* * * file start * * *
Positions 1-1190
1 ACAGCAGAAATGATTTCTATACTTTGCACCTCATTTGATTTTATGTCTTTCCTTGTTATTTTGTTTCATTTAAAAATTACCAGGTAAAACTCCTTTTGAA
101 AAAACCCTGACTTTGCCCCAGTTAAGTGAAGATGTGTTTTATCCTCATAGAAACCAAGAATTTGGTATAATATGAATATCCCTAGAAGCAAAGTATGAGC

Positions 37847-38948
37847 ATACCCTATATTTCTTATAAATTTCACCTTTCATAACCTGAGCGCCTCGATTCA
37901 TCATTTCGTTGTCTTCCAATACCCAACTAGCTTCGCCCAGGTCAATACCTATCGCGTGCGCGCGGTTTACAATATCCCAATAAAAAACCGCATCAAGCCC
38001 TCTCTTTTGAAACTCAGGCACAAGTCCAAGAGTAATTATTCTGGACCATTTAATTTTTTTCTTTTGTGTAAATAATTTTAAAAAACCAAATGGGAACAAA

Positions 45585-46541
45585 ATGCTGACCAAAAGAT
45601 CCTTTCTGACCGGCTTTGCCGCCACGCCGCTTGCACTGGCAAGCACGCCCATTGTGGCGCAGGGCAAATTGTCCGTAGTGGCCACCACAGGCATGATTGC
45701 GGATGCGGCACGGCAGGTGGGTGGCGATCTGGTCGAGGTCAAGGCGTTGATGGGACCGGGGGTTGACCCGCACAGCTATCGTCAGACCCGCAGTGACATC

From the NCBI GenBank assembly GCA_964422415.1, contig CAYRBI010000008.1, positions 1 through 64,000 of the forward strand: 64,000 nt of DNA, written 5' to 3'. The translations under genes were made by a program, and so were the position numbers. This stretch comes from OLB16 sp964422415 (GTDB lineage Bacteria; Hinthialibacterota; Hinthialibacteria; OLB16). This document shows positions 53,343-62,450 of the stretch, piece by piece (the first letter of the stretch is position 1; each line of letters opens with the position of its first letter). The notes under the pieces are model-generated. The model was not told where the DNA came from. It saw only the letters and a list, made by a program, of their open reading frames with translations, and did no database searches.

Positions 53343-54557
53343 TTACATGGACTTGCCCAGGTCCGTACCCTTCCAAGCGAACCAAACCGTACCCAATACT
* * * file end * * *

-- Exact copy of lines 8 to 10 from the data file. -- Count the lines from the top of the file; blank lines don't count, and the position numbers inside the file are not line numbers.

Positions 45585-46541
45585 ATGCTGACCAAAAGAT
45601 CCTTTCTGACCGGCTTTGCCGCCACGCCGCTTGCACTGGCAAGCACGCCCATTGTGGCGCAGGGCAAATTGTCCGTAGTGGCCACCACAGGCATGATTGC